* Number of malls in Peru slated to double through 2015
* Retail sales to grow 20 percent this year
* About 75 percent of investment is outside the capital
Por Omar Mariluz
LIMA, April 26 (Reuters) - Peru's fast-growing retail sector, which is now dominated by Chilean companies, is drawing the interest of global chains such as Wal-Mart Stores Inc , industry sources say.
Peruvian retail sales are on track to grow 20 percent this year to $6.9 billion, according to the consultancy Araval, because of wider credit availability and an economy that is forecast to grow 6 percent.
"Wal-Mart's interest in entering the Peruvian market remains very strong," said a source in Lima who is close to the U.S. company and requested anonymity. "Peru has space for more players. There is plenty of capacity and potential."
Wal-Mart already owns a plot of land near Lima, Peru's capital. It came with the company's purchase several years ago of Chilean retailer Distribucion Y Servicios. D&S, as the company is known, does not operate stores in Peru.
"The site was purchased by D&S prior to its acquisition in 2009 by Wal-Mart," a Wal-Mart official in Arkansas said by email. "We have no immediate plans for its use."
The source said two factors may encourage Wal-Mart to come to Peru: the continuing interest of the company's Chilean shareholders, and a recent change in leadership at Wal-Mart in Latin America.
Peru has been one of Latin America's fastest-growing economies over the past decade. Like Chile and Mexico, it has a free-trade agreement with the United States that protects foreign investors.
Wal-Mart already operates 3,668 stores in Brazil, Mexico, Argentina, Chile, Honduras, Nicaragua, Guatemala, El Salvador and Costa Rica, according to the company.
"The main consideration for a chain like Wal-Mart is the growth potential of the sector," said analyst Carlos Asmat of Scotiabank in Peru.
The market penetration rate of retail stores is only about 15 percent in Peru, compared with 60 percent in Chile and Brazil, industry analysts say. Many people buy their food and clothes at traditional markets.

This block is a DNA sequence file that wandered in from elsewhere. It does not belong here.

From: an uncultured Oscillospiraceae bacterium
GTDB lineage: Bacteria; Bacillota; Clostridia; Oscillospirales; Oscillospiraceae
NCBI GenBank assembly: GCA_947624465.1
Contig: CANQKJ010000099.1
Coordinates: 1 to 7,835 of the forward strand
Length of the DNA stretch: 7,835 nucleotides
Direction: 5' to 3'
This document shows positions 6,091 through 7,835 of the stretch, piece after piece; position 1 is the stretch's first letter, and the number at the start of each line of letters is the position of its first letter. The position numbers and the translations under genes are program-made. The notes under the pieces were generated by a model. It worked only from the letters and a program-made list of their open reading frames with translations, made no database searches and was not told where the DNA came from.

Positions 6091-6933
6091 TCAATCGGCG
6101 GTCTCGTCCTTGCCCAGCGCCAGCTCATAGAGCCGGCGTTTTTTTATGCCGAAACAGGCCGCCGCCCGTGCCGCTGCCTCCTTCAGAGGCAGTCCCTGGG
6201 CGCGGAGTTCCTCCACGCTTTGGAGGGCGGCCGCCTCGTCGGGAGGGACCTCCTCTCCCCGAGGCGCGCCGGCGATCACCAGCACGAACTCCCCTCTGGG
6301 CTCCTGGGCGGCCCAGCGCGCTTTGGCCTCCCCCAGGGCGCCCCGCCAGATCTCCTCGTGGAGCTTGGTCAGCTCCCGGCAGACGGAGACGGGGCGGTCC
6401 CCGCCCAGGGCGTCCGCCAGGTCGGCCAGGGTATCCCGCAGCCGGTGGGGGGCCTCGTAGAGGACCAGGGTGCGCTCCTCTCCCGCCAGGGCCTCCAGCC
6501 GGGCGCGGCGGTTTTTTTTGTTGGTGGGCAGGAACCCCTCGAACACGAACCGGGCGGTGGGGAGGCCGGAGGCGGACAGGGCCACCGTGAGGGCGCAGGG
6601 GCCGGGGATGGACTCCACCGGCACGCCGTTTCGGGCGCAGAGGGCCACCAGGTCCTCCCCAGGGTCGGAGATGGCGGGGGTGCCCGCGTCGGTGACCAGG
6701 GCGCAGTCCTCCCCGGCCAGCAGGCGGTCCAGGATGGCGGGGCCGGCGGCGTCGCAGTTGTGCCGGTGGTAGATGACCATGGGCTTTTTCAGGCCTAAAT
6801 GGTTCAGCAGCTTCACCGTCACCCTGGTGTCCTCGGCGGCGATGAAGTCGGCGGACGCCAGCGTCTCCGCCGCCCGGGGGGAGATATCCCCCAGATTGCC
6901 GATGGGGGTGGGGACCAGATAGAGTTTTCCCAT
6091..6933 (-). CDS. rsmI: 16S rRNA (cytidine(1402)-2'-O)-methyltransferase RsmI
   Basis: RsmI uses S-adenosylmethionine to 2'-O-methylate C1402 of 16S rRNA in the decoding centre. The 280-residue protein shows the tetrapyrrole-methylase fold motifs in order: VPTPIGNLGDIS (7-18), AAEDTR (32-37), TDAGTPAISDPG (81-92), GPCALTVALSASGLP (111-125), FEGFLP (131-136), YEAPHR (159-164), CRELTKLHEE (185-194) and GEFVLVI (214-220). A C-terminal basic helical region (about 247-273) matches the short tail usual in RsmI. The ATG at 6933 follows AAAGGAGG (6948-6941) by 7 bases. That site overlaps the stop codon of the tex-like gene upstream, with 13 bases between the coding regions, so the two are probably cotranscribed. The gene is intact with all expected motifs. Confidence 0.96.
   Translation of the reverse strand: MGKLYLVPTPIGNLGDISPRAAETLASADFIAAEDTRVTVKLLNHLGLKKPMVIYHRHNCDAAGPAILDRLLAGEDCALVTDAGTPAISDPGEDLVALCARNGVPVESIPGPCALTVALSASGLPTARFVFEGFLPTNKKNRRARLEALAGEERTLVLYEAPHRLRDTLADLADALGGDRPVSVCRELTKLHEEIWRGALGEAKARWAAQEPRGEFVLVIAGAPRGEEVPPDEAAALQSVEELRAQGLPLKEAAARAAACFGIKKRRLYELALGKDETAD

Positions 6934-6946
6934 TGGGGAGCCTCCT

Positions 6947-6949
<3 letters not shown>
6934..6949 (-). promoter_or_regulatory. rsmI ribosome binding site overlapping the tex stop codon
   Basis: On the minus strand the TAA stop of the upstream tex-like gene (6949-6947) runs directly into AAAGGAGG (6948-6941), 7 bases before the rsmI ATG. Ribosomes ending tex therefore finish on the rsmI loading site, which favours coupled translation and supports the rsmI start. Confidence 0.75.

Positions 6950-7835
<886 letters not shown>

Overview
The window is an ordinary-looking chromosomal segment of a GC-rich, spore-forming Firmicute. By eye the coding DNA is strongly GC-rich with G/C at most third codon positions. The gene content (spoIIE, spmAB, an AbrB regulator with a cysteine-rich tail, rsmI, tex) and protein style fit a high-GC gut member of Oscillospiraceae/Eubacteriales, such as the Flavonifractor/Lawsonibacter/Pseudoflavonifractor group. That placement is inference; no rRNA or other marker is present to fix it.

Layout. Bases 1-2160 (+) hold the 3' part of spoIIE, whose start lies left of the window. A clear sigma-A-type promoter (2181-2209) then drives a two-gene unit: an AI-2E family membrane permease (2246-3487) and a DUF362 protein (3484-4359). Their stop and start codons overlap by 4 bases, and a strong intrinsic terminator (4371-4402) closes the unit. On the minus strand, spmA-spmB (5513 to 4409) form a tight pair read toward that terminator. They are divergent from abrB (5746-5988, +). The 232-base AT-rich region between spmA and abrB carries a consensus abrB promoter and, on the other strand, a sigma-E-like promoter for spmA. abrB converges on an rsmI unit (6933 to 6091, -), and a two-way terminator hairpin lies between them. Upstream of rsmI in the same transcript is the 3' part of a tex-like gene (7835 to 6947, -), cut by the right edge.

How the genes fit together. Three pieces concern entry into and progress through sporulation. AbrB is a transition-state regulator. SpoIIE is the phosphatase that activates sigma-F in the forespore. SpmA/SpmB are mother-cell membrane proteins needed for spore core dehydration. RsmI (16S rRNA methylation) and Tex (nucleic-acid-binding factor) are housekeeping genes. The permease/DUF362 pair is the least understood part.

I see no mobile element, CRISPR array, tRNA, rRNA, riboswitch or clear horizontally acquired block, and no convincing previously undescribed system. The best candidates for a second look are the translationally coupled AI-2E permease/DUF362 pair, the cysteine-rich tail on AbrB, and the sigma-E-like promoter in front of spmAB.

Peru's association of shopping centers says a $1.5 billion investment pipeline will double the number of malls in the country to 100 through 2015.
Growing consumer demand has also driven retail operations to expand into Peru's provinces, long ignored by businesses in the capital.
Lima, with 9 million people, generates half of all economic activity in Peru but is home to only a third of the country's population.
About 75 percent of new retail investments target areas outside of the capital as swift economic growth pulls people out of the poverty that afflicts a third of the population.
"Demand is huge in the provinces, but people still need to come to Lima to buy things," said Gonzalo Ansola, a director at ACCEP, Peru's association of shopping centers. "Investors have finally realized this."
Cencosud, a large Chilean conglomerate that also operates in Argentina, Brazil and Colombia, recently opened one of its Paris department stores in Peru's second-largest city, Arequipa. It was the first opening of a Paris shop outside of Chile.
Cencosud and rival Ripley Fababella of Chile are the dominant players in Peru, along with the supermarkets and department stores owned by Peruvian financial group Intergroup .
Analysts expect more double-digit growth in the retail sector.
Growth "should be maintained for the next four years at this rate," said Ernesto Aramburu, managing director of the Araval consultancy. "Most people are only now becoming consumers."